We are delighted to announce that our physical office is re-opening to our existing and new clients. To provide safety to both our clients and staff, we are adapting the CDC guidelines for social distancing while we are in the yellow phase. Rest assured, that we have and will continue to regularly clean all areas of the office especially the high-traffic areas. All attorneys and staff will have their temperature taken daily and will be wearing masks when interacting with clients. Any attorneys and staff with a temperature of 100.4 degrees Fahrenheit or higher will work remotely. They will then be required to follow CDCrecommended steps, including not returning to work until the CDC criteria to discontinue home isolation are met.

As the health and safety of our clients and their families is our top priority, we are asking that our clients follow the procedures below during the yellow phase:

  1. Upon entering the building, we ask that all persons wash their hands or hand-sanitize. We will be providing access to soap, hand sanitizer and disinfectant wipes.
  2. We will also be taking temperatures with non-contact thermometers upon entering the office.
  3. Our office is set-up to comply with social distancing of six feet. In the conference and mediation rooms we are asking that each person sit a minimum of one chair apart from attorneys and/or staff at all times.
  4. Masks are available and will be provided open request.
  5. Teleconferences Zoom meetings, and FaceTime are available in lieu of inperson meetings if requested.
  6. We will continue to have the drop-box available for delivery of documents.

In the event that anyone is sick or have been exposed to COVID-19, we ask that you reschedule your appointment or utilize the electronic forums listed above.

As each county determines the procedures that will be followed, please ask your attorney of the specific procedures regarding the county in which your case in pending.

Please note that we will also continue to accommodate the needs of new clients, who are welcome, and as always we encourage and appreciate referrals. During this uncertain and unprecedented time, please stay safe and remember that Sweeney Law Office, LLC will remain by your side for all of your family’s legal needs. We ask that you have patience during this challenging time.

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Man pleads guilty in child support case

For many children of divorced parents, the breakup of the family is devastating. When they do not receive the basic necessities they require because of the lack of financial child support from the non-custodial parent, the additional burden can negatively affect those children for years to come. A father from a state outside Pennsylvania became the subject of federal criminal proceedings for nonpayment of child support.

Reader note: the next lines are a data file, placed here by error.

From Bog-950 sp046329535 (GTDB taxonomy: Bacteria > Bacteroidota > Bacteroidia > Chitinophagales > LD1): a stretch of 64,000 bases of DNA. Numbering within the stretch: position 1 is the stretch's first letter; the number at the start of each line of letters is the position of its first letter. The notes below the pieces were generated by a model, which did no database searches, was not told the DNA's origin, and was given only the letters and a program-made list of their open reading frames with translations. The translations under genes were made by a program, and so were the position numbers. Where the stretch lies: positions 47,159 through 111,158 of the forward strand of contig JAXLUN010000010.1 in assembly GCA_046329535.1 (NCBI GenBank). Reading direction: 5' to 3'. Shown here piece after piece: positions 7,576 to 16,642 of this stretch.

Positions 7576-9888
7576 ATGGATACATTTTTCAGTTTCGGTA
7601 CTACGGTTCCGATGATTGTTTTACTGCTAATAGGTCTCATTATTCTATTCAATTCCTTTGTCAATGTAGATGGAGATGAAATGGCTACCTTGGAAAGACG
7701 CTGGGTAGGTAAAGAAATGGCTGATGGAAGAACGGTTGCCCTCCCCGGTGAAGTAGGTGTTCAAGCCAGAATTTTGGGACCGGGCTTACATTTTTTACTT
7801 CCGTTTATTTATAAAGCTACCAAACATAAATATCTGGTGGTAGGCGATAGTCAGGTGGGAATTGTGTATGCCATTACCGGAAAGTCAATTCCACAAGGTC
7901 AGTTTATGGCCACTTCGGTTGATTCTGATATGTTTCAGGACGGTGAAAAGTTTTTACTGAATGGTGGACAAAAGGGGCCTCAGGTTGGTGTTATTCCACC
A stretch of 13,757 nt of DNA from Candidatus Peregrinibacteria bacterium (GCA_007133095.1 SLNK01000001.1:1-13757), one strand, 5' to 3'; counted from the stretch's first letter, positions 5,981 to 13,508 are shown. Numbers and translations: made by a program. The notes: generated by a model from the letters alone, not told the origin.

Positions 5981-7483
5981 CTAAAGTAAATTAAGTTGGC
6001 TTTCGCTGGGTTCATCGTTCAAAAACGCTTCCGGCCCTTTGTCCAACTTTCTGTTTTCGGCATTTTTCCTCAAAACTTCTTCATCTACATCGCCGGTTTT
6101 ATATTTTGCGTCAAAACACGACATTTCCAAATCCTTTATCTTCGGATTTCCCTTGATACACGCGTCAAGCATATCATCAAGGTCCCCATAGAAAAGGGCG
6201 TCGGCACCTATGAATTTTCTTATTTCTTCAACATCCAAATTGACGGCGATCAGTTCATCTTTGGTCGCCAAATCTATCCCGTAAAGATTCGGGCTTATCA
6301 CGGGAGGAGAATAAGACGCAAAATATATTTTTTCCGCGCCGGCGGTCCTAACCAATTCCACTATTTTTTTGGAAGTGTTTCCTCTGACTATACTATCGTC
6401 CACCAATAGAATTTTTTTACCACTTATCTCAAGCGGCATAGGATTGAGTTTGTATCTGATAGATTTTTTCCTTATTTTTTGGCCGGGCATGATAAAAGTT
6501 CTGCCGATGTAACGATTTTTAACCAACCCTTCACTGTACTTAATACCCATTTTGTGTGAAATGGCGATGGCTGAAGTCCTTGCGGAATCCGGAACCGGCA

The 51-year-old man recently pleaded guilty to charges of wilfully failing to pay more than $90,000 in child support. He and his wife had been married for eight years when they divorced. At that time, the court ordered him to pay a sum of $216 each week to his ex-wife for child support. In three and a half years, his sporadic and minimal payments totaled just over $12,000. Over a year later, he stopped making any payments at all.

In the past several years, he moved to Florida. According to federal law, it is illegal for a non-custodial parent to live in a different state than his or her children if the parent owes over $10,000 in child support. With his plea, he will now not only be required to pay the total amount of child support owed, but he may also have to pay a fine of $250,000 and spend up to two years in prison.

When children are brought into the world, it is up to the parents to provide for the needs of those children. Sometimes, that can mean major sacrifice on the part of each parent. Custodial parents in Pennsylvania who are having difficulty getting the child support that is needed may want to seek help from a professional who will work diligently toward that end. 

Source: bangordailynews.com, “Florida man pleads guilty to not paying $90,000 in child support“, Judy Harrison, Sept. 17, 2015

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